When I wanted to find myself, I didn't go some place far away and secluded like an ashram in India. The distance was too great and besides, I still considered myself Catholic at that time. So I went for the next best thing.
I chose a little religious and spiritual commune located in Taizé, France. It consists of Catholic and Protestant priests and monks, as well as people who live there either temporarily or permanently. Visitors from over the world come to the commune searching for peace, quiet and a connection to God.
I went there because I was looking for answers to my many questions: "What is the meaning of life?", "Is there a God?" and above all, "Who am I?" I hoped that the solitude and isolation would help me find myself. Although I am not an extremely religious person, I did my best to integrate with the other visitors. I stayed there for a week and every day, I attended the prayers and sang the songs together with everyone else. But even though I sat there in the church with all the other people, I felt totally and utterly alone. They were so immersed in their prayers that they seemed to be somewhere far away where I couldn't join them, no matter how hard I tried.
I came back home even more confused. I didn't find the answers I was looking for. In fact, I even lost something: I decided, once and for all that religion wasn't for me. But most important of all, I can't help but think about all the things that I missed because I was too busy trying to find myself.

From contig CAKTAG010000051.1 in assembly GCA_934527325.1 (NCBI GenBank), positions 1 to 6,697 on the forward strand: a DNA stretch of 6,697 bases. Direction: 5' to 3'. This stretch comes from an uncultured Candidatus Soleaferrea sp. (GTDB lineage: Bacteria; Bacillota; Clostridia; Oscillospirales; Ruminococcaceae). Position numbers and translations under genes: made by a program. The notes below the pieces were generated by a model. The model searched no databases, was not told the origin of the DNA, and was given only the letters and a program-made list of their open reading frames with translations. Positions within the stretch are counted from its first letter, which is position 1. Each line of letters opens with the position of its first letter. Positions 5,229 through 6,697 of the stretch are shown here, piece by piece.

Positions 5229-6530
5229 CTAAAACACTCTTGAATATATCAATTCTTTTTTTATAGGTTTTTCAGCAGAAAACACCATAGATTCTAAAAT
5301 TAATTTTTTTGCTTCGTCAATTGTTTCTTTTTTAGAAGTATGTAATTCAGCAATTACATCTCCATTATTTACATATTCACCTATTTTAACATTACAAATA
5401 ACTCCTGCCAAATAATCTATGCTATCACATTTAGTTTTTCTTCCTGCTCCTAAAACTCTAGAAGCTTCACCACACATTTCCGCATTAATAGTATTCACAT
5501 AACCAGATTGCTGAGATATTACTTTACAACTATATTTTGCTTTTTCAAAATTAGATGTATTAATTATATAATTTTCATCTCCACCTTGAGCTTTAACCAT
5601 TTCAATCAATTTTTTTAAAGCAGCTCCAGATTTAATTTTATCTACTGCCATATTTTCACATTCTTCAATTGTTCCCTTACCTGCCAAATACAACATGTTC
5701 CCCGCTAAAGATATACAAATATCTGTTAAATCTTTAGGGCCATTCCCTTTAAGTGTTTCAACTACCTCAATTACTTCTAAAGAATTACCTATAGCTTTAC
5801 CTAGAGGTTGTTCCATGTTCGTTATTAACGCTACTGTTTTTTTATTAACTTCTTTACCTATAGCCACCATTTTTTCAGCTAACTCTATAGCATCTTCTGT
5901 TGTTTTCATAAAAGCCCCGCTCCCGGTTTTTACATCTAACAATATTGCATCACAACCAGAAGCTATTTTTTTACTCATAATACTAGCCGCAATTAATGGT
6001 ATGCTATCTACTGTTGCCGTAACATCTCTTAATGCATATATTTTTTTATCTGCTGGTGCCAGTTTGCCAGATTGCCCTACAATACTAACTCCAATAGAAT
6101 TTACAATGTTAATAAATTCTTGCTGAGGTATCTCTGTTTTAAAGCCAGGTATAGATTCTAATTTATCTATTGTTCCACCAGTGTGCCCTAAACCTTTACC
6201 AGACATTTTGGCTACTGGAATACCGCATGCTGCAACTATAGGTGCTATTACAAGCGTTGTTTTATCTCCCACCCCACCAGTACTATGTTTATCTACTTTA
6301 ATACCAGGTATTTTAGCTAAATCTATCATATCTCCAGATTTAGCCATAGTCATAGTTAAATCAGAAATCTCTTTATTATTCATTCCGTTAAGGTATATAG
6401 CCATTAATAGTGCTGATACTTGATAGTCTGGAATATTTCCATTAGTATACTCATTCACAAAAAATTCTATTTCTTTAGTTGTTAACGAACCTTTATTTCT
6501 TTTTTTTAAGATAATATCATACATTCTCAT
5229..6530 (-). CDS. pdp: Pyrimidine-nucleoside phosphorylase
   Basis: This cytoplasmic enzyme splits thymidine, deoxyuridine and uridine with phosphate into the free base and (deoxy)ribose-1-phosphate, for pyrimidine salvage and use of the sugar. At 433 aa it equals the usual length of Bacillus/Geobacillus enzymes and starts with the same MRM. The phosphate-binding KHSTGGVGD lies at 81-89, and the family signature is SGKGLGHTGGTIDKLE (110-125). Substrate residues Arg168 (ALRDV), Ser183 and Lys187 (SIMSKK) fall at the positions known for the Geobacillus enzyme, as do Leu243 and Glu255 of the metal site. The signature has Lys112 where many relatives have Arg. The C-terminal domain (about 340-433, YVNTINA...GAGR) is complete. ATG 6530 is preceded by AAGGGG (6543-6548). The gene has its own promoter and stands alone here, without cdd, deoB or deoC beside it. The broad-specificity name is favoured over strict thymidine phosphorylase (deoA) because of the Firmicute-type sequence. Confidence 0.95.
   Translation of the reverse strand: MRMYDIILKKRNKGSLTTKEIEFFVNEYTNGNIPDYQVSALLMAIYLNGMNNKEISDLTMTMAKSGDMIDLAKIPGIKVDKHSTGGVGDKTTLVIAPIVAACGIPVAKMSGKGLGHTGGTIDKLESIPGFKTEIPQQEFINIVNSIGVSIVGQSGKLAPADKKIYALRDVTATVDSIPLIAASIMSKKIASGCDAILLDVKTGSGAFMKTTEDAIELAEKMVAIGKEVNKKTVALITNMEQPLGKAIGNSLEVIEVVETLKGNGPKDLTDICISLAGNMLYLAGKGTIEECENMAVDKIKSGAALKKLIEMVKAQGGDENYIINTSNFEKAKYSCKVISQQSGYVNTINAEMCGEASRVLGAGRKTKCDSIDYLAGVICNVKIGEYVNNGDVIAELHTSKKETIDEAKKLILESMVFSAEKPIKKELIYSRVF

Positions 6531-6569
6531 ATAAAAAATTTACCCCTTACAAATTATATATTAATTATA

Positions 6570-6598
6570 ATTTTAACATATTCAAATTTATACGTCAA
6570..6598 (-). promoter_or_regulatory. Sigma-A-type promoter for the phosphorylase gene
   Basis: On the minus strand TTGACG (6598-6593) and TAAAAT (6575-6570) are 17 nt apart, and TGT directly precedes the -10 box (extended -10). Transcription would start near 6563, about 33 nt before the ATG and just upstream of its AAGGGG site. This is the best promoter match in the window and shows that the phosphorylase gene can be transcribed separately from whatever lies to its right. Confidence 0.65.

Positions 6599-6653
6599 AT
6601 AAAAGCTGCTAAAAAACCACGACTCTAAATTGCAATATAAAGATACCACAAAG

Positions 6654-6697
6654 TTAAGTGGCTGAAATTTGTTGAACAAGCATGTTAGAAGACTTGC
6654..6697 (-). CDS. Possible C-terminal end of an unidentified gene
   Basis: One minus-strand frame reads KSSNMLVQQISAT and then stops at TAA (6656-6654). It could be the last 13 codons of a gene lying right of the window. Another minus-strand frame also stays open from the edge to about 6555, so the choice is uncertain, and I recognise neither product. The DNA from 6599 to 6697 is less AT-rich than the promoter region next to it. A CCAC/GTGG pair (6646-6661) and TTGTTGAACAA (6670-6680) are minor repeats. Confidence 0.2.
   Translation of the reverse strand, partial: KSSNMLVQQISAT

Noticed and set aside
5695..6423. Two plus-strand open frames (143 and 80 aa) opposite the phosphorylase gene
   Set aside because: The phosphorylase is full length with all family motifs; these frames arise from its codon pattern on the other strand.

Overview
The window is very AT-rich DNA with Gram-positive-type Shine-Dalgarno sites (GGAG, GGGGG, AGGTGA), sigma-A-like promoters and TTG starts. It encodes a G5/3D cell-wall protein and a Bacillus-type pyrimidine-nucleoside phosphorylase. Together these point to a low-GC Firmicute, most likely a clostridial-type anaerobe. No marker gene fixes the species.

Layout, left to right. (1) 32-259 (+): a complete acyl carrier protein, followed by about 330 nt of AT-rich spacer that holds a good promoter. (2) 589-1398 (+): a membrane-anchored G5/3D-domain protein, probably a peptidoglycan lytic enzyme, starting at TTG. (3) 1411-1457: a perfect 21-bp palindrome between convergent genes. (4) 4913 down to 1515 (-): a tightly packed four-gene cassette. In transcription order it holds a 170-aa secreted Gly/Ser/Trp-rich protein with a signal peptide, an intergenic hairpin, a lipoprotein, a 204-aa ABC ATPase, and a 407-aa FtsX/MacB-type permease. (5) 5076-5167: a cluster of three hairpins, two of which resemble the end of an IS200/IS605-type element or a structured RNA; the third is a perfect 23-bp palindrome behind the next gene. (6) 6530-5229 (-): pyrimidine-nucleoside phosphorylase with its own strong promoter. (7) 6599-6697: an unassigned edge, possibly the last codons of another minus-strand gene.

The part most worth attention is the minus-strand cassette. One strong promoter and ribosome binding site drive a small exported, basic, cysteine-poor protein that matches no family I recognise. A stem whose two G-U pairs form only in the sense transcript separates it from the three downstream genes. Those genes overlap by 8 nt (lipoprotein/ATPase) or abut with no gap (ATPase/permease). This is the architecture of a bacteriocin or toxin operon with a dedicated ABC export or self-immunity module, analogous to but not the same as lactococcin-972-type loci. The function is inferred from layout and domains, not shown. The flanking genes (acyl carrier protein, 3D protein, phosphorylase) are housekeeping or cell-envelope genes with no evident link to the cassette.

Taizé is located in a very beautiful part of France. Nearby is Cluny Abbey, a place I had learned about in history class. There were many more places I could have visited. My father grew up in Lyon and I could have seen his old hometown for example. But I didn't.
Despite my initial plans to do visit again the next year, I came back home never to return. While staying in the commune wasn't entirely a bad experience, I knew this place wasn't for me and looking back, I think I should have done something more fun, like actually seeing France in all its glory.
There are so many great reasons to travel: to learn a new language. To see the world. To make new friends. There are also many reasons not to travel and I think finding yourself is one of them. After all, self-discovery is an inner journey, not an outer one. Was it really necessary for me to go to Taizé? It wasn't. I would have reached the same conclusion if I had just stayed at home. And we all know that finding yourself is overrated anyway.
Traveling can be life-changing, educational, mind-opening and it can actually lead to self-discovery. In fact, I know that it will definitely lead to self-discovery because that's what traveling does. But don't make it the focus of your journey or you will miss out on all the wonders other cultures have to offer. After all, what's the point of traveling when you're not going to see anything of the country you're visiting? This world is so full of awesomeness like great food, music, beautiful arts and gorgeous buildings. I wouldn't want to swap these things for some elusive, intangible goal of finding myself.
So next time you find yourself thinking about going to some ashram in India or a secluded island in Indonesia, save your money and your time. If you do decide to travel, please do it right. Go out, make friends, visit every place you can imagine. Walk the streets of the city you're in and inhale its many smells. Discover the various restaurants, festivals or concerts. Try to understand the local culture and learn some words in its language.
Just please don't travel to find yourself. You'll be much better off staying at home.
This post was originally published on The European Mama.